We don't have to prove that Germanic languages existed at 0 AD. We know that U106 is much older (i.e. 4000 years or more) than Germanic languages. It's hard to show U106 wasn't in Britain pre-Anglo-Saxon, particularly if the Low Countries were riddled with U106 in BC times.  If you can show diversity in the Low Countries is much lower than to the east in the Baltic area or Poland/Hungary/Ukraine then it make sense that U106 burst west to the Low Countries and into England in one fairly contiguous swoop at a late  date - post AD.

If diversity in the Low Countries and Poland/Hungary/Ukraine is about the same, its hard to say U106 hasn't been in the Low Countries for a long time, since pre-Anglo-Saxon Invasion era times.  If so, it's only a hop, skip and a jump from the Low Countries to England. Do you have any genetic data that supports that U106 didn't reach the Low Countries pre-BC?

I think the last bit is the crux.  How long ago was U106 in the Low Countries?  That is the reason I asked whether there is a really strong variance difference between the east and west for U106.  If U106 is say 4000 years old and it only arrived in the Low Countries in late BC (say 2300 years ago) then there should originally anyway have been a major distinction in variance between east and west.   If there is not then that would make a strong case that U106 was on the shores directly opposite SE England for far too long for it not to have made some impact.  In the late Bronze Age the Hilversum culture in the Low Countries and contemporary cultures in SE England were very closely linked. If U106 was in the Low Countries at the time then it is very hard to believe it didnt cross.  For me everything hinges on establishing the position of U106 in 2000BC, 1000BC, 500BC, 0BC etc on the continent.   Obviously a major problem is the lack of clade resolution and it is possible that they will eventually show multi-period movements of U106 into SE England from the beaker period to the Anglo-Saxons and beyond.  I am definately a believer that the SE Britons in immediate pre-Roman times were already a different mix from most of the Britons and that the simple use of everything but L21 as a proxy for the degree of Anglo-Saxon settlement could be flawed for that reason.  However, I just dont know.  Only close comparison of variance by area may help and it will remain guesswork until U106 is more resolved.  What I think its fair enough to conclude though is that U106 probably (in isles terms) denote a vastly higher chance of having SE/eastern origins within the isles and ultimate ancestry somewhere from Flanders eastwards.  I think the problem comes when trying to apportion the degree what period is responsible for these influxes into SE Britain and the temptation to give ethnic labels from the early historical period.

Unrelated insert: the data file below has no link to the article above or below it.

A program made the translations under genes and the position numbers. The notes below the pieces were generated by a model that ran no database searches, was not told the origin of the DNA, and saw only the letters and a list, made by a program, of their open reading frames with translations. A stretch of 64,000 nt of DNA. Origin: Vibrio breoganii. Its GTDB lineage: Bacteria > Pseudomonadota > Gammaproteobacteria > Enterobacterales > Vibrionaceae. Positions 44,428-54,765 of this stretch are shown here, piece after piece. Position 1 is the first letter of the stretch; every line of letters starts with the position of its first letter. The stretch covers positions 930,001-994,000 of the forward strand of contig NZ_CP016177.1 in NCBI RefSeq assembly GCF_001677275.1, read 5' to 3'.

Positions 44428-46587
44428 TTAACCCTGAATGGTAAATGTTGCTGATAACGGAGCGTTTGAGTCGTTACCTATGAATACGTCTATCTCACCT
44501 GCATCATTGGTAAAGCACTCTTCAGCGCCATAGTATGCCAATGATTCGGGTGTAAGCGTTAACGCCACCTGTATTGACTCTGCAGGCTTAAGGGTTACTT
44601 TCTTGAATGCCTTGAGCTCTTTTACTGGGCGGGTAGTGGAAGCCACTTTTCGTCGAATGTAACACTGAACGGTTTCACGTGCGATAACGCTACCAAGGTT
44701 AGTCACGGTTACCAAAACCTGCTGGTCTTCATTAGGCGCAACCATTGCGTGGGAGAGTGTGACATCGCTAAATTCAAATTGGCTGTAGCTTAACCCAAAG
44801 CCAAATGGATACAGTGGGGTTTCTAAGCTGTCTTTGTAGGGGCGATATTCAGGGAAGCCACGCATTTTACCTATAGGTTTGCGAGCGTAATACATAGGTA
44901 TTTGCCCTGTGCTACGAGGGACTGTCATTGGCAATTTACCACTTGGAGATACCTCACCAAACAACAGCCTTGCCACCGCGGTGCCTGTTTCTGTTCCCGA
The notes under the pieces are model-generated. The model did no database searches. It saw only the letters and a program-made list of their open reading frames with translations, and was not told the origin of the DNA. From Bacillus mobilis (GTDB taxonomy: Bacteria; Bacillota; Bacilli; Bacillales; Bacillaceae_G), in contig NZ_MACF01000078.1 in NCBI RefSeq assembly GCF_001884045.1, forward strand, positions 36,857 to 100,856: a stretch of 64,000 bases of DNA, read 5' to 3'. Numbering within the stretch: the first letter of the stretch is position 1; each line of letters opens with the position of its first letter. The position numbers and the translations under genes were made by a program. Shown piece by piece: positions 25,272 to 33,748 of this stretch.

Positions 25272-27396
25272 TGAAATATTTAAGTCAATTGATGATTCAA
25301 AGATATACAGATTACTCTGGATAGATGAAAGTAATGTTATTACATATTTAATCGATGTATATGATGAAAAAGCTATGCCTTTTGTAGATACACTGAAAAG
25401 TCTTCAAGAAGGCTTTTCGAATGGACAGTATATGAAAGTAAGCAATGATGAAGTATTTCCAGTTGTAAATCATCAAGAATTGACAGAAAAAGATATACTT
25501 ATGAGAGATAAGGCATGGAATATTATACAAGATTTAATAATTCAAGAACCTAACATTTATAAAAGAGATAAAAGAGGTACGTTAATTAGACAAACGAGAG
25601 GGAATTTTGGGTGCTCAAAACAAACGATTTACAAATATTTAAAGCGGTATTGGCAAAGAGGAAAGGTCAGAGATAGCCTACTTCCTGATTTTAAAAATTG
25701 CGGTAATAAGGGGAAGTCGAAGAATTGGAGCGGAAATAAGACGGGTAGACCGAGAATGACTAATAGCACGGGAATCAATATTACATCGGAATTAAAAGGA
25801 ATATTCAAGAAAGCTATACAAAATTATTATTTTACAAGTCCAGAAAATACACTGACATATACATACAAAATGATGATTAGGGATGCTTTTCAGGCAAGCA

« Last Edit: March 27, 2012, 05:39:25 PM by alan trowel hands. » Logged
rms2
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« Reply #28 on: March 27, 2012, 07:55:57 PM »

... Then look at the modern distribution of U106, which speaks for itself. In Britain it is generally most frequent in those places where the Anglo-Saxons were thickest, and where it occurs in Ireland, it is most frequent where the English held sway and settled.
Most of your arguments are fine, but this is one has little substance. I've seen Vince V argue time and time again that frequency was of little (actually no) value in determining origin. I understand that we are not arguing the origin of U106 here, but rather how it got to the Isles. Still, it is based on historical knowledge that we typically super-impose a modern frequency onto historically known groups.  

However, that is with a lack of knowledge of early or prehistoric cultures and U106 is of prehistoric age. We may be totally missing the boat because we don't understand these.  There are authors who argue there was a long period of pre-Anglo-Saxon contact/exchange across the North Sea from the Jutland/Low Countries and East/SE England.

I'm not saying any pre-Anglo-Saxon migration/contact/exchange across the North Sea was non-Germanic. It may have been Germanic. I don't know who was in England prior to the traditional Anglo-Saxon era. There is no gaurantee it was 100% Celtic. How can one prove that it was 100% Celtic?

I suppose that is the question I should ask you - Can you show strong evidence that Britain was 100% Celtic? 99% Celtic in pre-Anglo-Saxon times? pre-Roman times?
I think the Netherlands and neighboring Friesland were in non-Germanic hands until comparatively late (2nd or 3rd century BC, if I recall correctly), so U106 and I1 would not have been in position to make much of an impact before then. as early as the 3rd century AD.